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  • Inner Voice Artists

Robby Good

Good afternoon, YouthMundees! At YouthMundus, we aim to not only be a platform for music, film and global change, but for the artists and global changemakers who create them. Our Artist Spotlight series aims to create a space for discovery of new, budding global talent, while simultaneously offering you an exclusive glimpse into their creative process. Today, YouthMundus sits down with Los Angeles-based composer, percussionist, and keyboardist Robby Good. With concert works premiering at the Los Angeles Philharmonic and the International Contemporary Ensemble (among others), as well as numerous short film and video game scores slated for release, Good provides his insights about his creative process and the interplay of music and identity.

What inspires you and your creative process?

When it comes to inspiration, it’s difficult because I’m always jumping from a concert piece to a film score to a song to another film score. When it comes to consistent sources of inspiration, it’s hard to say I have one since I’m always looking for something different! I’m at the point in my life where I’m reliably stumbling across new things every day, and if something strikes me, be it a piece of music I hear or just a new life experience I have, I try to immerse myself in that moment, and internalize that experience. The next step is finding the right way to express those feelings through my music, and from there it’s a game (and usually a really tough one at that)!

Is there a connection between your art and social justice/activism?

I often like to think of music as an art accessible to most and an experience to all, but that experience changes its meaning and importance depending on who listens, and just what they hear out of it. I have yet to write any music that explicitly addresses any social justice issues, but that isn’t to say that none of my music is applicable - in fact, I’m in the process of writing a piece that is meant to touch on a number of topics on the public mind right now!

What inspired you to pursue your art? Were there any challenges you overcame in the process?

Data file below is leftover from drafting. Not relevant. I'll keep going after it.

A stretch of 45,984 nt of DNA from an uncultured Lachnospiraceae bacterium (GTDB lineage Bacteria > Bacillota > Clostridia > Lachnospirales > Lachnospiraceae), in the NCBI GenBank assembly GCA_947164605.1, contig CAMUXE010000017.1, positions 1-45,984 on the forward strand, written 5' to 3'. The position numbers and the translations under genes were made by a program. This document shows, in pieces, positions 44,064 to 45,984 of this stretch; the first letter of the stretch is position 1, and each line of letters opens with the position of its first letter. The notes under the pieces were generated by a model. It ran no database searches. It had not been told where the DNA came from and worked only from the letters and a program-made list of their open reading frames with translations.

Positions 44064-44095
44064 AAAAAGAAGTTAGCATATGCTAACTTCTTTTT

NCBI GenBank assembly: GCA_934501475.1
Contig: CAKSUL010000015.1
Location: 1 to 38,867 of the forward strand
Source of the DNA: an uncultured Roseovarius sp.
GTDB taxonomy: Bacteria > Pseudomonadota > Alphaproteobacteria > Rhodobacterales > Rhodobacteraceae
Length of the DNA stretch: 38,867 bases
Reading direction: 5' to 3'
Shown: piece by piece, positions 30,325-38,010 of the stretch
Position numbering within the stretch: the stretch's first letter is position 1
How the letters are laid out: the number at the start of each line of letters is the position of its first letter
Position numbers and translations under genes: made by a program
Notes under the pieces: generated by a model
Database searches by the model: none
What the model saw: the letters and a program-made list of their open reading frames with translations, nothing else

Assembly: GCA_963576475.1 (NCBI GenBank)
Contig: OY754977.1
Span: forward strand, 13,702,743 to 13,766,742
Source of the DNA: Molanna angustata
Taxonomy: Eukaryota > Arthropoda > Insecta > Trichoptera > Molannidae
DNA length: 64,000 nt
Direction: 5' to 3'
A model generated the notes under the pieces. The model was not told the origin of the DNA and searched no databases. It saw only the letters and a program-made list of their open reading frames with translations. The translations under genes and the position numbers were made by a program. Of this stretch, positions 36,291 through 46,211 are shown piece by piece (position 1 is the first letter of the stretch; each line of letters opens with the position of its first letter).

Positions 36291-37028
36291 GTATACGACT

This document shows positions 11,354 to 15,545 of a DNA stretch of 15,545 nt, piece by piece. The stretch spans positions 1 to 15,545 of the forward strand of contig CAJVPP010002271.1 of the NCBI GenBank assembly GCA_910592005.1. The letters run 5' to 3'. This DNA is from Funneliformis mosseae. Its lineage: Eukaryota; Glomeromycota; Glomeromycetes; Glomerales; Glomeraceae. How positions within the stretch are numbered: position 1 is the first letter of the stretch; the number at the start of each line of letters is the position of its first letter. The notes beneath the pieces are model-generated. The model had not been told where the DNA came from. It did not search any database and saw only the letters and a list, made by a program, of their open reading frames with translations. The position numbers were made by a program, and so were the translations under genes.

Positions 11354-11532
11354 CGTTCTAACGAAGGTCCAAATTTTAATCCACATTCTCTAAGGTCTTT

Music was always the solution for me - there was never a question I could raise that music wouldn’t eventually show me the answer to. When I was growing up, I always had music on the brain, and when I discovered that there were actual living people behind that music (instead of it just magically showing up when I wanted it), I made a promise to myself: one day, I would write music that would inspire another growing kid the same way the music of my video games and movies inspired me. The biggest challenge, I feel, in all of this is accepting that it’s still a bit of a ways off, but I know I’m on the right path and I’m not giving it up anytime soon!

What’s been the most rewarding part of being an artist for you? Do you have any advice for future artists?

Reward, to me, is organic - I’m just the hands that put the notes on the paper or the frequencies in your ears. The music is the guide, and if I feel like I’ve written it down in the most engaging, interesting, and beautiful way I can, then that sense of accomplishment is all the reward I need. In terms of advising aspiring young artists, all I have to say is this: the only thing that makes your music special is you. Never try to be somebody else. It might sound cliché, but it’s hardest thing I’ve had to learn, and I’m still trying to comprehend it. Dig deep into the things that you feel passionate about, never close your eyes to new experiences, and most importantly, embrace the qualities of yourself that set you apart.

What have you been doing over the past few pandemic months? What can aspiring artists do to follow in your path?

The pandemic honestly didn’t change much of my workflow at all - I’ve always worked from

home, so that was an easy adjustment. The difficulty comes with a decrease in projects like films to score due to the obvious adjustments we’ve had to make during this insane time we live in - so I decided to put my name out and look for as many roles as I could possibly apply for while this pandemic continues, be it for in-development video games, calls for scores, or whatever else I could find that applied to me! I have a lot of passion projects on the brain as well, and some that are even in development: essentially, I tried to maximize my creativity during COVID-19 times by looking for people with a shared mindset. We creative types have to stick together, after all!

Do you have any advice on how we can do our part in supporting emerging artists like yourself?

The best thing you can do is pay attention! We’re all struggling to try and put ourselves out there as best we can, but the crowd has to be just as receptive to us too. I’m trying to increase my social media presence and spread my music as far as I can- so long as the audience tries to help it spread too, that’s all I can ask for!

Any upcoming projects, gigs, shows, events, etc?

I’m currently composing the music for a video game titled Project: Eden’s Garden, amongst other things - I just have so many projects going on at the same time that it’s so hard to keep track! I try to post on my website and social media accounts with any new completed projects as well, so check on for updates!


Thank you all so much for your continued support. We look forward to bringing you the voice of more inspiring artists and changemakers in 2021.

Stay safe! Lots of love, #Team IVA Interview by conducted & written by Naomi Segal


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